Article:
Meyer enters 2015 as Minnesota's top pitching prospect and will contend for spot in the rotation in spring training. A 2011 first-round draft pick traded to Minnesota for Denard Span in 2012, Meyer is imposing (6-9, 220) and throws a mid-90s fastball. He had a strong season at Triple-A with a 3.52 ERA, a 10.6 K/9 and 45.3% groundball rate. He did miss the final few weeks of the season with right shoulder inflammation, but it's not expected to be an issue by spring training. Meyer does need to reduce his walks (4.4 BB/9) and he has been inconsistent. Still, his strong velocity is much needed on Minnesota's staff and he'll likely get a shot at the big league rotation early in 2015 even if doesn't win the job in April.
Meyer enters 2014 as Minnesota's top pitching prospect and could contend for a big league job early next season. A 2011 first-round draft pick traded to Minnesota for Denard Span before last season, Meyer wasn't overly impressive at High-A in 2012. He erased any doubts with a strong showing at Double-A New Britain where he had a 3.63 ERA and 73:27 K:BB ratio in 62 innings before coming down with a sore shoulder on June 1. He returned in August to throw 10 scoreless innings and reached 100 mph on the radar gun. He then had an impressive showing in the Arizona Fall League with a 3.12 ERA and blistering 28:7 K:BB ratio in 26 innings. His strong AFL showing should erase any injury concerns and could put him in position to contend for a spot in the Minnesota starting rotation during spring training. However, he more likely begins the season in the minors and gets called up later in the year, as the Twins are typically deliberate in promoting prospects. Whenever he arrives, he looks like Minnesota's future ace at this point and is a top pitcher to grab in keeper leagues.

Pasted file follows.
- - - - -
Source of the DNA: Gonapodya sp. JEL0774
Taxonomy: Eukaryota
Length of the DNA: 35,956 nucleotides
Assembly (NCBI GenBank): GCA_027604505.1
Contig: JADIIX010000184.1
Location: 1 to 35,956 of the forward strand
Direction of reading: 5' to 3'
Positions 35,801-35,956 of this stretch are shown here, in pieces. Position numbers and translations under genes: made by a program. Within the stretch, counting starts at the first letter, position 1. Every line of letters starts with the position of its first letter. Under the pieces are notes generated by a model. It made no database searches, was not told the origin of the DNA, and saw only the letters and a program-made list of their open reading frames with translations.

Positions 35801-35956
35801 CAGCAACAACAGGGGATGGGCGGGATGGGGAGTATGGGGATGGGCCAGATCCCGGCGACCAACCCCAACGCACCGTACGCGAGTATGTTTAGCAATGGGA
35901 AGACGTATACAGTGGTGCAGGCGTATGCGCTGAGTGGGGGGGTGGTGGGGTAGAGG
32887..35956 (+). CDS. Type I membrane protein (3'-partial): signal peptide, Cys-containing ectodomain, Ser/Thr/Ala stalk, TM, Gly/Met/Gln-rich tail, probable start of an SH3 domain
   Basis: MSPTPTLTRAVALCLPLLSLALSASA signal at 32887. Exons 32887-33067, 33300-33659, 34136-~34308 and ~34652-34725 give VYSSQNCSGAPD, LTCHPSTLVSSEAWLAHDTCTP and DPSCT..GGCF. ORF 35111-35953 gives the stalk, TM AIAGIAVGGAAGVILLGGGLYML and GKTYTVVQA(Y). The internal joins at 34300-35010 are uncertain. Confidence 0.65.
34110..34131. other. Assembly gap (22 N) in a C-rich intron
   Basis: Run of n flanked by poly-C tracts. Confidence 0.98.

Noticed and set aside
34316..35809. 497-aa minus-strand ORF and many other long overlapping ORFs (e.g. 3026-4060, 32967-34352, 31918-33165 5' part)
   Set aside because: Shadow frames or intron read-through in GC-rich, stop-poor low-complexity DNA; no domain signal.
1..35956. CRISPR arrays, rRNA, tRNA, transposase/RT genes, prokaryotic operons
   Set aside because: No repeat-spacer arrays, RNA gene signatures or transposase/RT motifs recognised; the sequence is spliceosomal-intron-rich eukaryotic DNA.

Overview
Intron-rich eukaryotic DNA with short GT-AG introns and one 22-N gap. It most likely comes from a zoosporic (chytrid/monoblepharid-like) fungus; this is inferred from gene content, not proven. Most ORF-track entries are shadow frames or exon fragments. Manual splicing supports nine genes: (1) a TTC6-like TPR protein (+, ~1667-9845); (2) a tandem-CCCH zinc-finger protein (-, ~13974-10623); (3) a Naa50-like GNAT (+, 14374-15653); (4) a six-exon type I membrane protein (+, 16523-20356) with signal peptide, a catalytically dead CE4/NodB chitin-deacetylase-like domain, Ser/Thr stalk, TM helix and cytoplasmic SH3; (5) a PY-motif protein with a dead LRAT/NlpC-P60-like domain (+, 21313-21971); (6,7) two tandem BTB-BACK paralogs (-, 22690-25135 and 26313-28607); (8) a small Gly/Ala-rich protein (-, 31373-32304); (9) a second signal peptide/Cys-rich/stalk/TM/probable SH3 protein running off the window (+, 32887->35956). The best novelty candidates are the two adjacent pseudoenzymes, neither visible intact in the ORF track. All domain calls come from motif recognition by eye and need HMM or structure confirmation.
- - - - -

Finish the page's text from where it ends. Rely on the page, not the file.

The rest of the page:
The 2011 first-round pick can certainly look the part of a future ace, hitting the high-90s with his fastball, flashing a plus slider and showing improvement with his changeup since he left college. His mechanics are still all over the place, which is no surprise for a kid who is 6-foot-9. Until he develops some consistency with his delivery, it is hard to even project him as a useful bullpen arm in the majors. He is a high-risk, high-reward type, and while an offseason trade to the Twins gives him a clearer path to the majors than he had in Washington, Meyer is not someone you should count on to make a quick impact. He'll likely begin the season at Double-A New Britain and could figure into Minnesota's plans in 2014.
Meyer was a first-round pick (23rd overall) in 2011 for the Nationals. At 6-foot-9, he has a lot of moving parts to his delivery, but he features a fastball that clocks in routinely from 93-96 mph and some scouts have seen him top out at 99 mph. He also features a strong slider (84-87 mph), and change-up that is a work in progress. Command continues to be a problem, but there is no doubt that Meyer has front of the rotation kind of stuff if he can limit the free passes.